First of all to make sure it safe to shoot the way it is . Then if not going through powder check and projectile replacement, thanksAre you asking if it would be ok or what to replace the projectiles with or what ?
I think American surplus ammo is non corrosive but that’s the main thing to check & then replace projectiles with a 150gr soft nose or hollow point sporting projectile, then shoot for accuracy.
Are you wanting to cull pigs cheaply or what is your motivation ?
If it is military 30-06, the production code is what matters. This is from CMP -
Any.30-’06 Ball with zinc plated primers with headstamp of FA 47 or later is non-corrosive. FA.30-’06 "Special Match" headstamped FA 53, FA 54, or FA 56 with red, purple or green primer waterproofing is CORROSIVE!
I would never use corrosive primers on any firearm of mine.
Thanks for all info , I was considering about the powder , but I noticed by your information that provided that primer is a main factor in order to keep the firearm rust free and clean . I defiantly try to do the nail test to find out the primers position . I hope that green seal won’t waste my money . And at the end ammo was produced in Iran by military industry in 1973 by using all US made machinery. Mostly for M1 .that green seal on the primer is a very negative indicator..
corrosive ammo pretty much went away in the US by the mid 1950's.. but FN and other european manufacturers of military ammunition continued to use corrosive primers well into the 60's.. the korean manufacturers of military ammunition for the 30-06 continued to use corrosive primers until 1973.. If I understand correctly the koreans were pretty much the major provider of military 30-06 by the 70's.. most of the US and european manufacturers of the military 30-06 lines had stopped production by then..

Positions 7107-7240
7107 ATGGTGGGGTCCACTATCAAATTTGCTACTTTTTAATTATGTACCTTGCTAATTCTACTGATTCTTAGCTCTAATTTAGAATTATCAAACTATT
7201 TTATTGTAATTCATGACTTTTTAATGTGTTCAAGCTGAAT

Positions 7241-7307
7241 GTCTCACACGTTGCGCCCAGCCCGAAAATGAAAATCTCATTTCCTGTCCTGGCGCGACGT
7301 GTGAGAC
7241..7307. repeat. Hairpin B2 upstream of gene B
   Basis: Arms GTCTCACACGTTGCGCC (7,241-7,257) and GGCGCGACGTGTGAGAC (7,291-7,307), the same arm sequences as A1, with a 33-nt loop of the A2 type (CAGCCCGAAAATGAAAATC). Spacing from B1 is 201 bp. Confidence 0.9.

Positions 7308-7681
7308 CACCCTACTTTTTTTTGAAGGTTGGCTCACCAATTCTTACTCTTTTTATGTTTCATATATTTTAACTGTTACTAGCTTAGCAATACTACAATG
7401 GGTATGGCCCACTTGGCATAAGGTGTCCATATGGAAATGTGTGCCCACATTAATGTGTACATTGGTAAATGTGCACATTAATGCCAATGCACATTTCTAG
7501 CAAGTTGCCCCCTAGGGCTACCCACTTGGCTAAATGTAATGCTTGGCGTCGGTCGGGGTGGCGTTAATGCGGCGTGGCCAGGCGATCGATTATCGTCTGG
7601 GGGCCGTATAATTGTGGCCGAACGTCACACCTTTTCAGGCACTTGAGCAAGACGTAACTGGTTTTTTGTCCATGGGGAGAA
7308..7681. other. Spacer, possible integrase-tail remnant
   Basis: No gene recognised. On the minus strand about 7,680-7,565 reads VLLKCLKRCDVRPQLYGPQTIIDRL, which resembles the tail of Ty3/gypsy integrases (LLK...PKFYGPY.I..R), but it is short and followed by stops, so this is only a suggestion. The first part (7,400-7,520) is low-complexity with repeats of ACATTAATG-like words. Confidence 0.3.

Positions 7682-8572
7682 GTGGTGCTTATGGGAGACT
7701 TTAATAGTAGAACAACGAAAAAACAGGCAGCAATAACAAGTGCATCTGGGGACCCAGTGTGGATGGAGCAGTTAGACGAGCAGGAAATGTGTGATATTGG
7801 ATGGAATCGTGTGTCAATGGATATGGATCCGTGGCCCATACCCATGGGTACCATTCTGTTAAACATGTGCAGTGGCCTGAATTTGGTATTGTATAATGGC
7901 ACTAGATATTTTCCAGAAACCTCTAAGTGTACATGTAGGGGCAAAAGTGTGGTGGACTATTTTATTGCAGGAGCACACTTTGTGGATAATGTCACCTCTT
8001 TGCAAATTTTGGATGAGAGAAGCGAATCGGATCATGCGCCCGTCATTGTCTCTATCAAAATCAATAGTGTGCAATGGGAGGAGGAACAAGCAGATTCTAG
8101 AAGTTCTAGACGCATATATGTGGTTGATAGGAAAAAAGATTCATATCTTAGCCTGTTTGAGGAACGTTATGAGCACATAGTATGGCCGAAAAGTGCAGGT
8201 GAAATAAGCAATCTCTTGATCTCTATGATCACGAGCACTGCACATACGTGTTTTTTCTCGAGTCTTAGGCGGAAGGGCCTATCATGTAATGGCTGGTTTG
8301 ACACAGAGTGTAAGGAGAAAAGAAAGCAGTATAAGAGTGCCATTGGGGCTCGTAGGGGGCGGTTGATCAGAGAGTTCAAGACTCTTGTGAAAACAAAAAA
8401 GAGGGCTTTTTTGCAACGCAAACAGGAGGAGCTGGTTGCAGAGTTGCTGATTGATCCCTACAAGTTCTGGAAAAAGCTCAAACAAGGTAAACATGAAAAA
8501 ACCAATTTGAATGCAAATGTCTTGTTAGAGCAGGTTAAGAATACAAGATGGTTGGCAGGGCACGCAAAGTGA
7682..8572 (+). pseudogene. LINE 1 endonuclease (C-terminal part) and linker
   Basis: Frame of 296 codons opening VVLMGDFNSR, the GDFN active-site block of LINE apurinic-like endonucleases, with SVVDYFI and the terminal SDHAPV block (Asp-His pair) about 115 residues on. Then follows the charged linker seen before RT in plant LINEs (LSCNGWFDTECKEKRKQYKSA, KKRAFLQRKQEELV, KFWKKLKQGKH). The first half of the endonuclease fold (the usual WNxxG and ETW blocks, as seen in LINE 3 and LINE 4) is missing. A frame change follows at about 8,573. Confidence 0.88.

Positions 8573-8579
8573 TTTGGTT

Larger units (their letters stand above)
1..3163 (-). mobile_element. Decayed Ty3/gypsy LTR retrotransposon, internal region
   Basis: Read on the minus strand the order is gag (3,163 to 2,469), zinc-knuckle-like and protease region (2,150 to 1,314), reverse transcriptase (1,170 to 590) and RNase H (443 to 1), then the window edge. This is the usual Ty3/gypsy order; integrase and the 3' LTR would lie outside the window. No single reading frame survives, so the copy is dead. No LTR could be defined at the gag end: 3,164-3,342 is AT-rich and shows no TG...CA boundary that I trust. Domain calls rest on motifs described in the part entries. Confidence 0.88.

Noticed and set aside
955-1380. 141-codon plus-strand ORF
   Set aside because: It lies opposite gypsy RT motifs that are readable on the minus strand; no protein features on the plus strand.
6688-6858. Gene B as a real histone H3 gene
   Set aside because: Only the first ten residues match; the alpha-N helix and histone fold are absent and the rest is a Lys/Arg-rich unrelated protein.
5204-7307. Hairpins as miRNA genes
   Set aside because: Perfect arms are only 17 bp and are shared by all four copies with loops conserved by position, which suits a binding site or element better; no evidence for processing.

Im not sure who produced 30-06 for Iran in the 70's.. but between the green seal and knowing Korea was the largest producer during the 70's and they were still using corrosive primers in 1973.. I wouldnt use it in a nice hunting rifle... I dont think its worth the risk..
I might would consider pulling all of the components and trying to salvage and then use the brass (after thoroughly cleaned).. but I think that would be about it..
@Speedbattle999 - you didn’t specify if you would be hunting or just shooting, presumably at paper. You stated for use in a hunting rifle and for that, I’d say you are fine.
If you plan on hunting something like whitetail, bear or elk…I’d highly recommend buying better ammo or as @Sarg said, reload these with a proper hunting bullet. Options like the Barnes TTSX and Swift A-Frame would be at the top of my list.
@Speedbattle999 - IMO, it would be more efficient to buy 4-6 boxes of premium ammo and see how each one shoots in your rifle. If you are paying top dollar for a hunt in Iran, the last place you want to try to save money is ammo. Fly economy, eat ramen, use single ply TP...but don't skimp on ammo. It's the only piece of kit you will take that will actually make contact with the game animal.
Safe the surplus stuff for culling hogs in the US at close range.
In that case, get the best you can and go from there.I may be wrong but I don't believe the OP is in the U.S. I get the impression he is an Iranian or from another country in the region. Ammo choices and availability for him may not be as easily obtainable as they are here.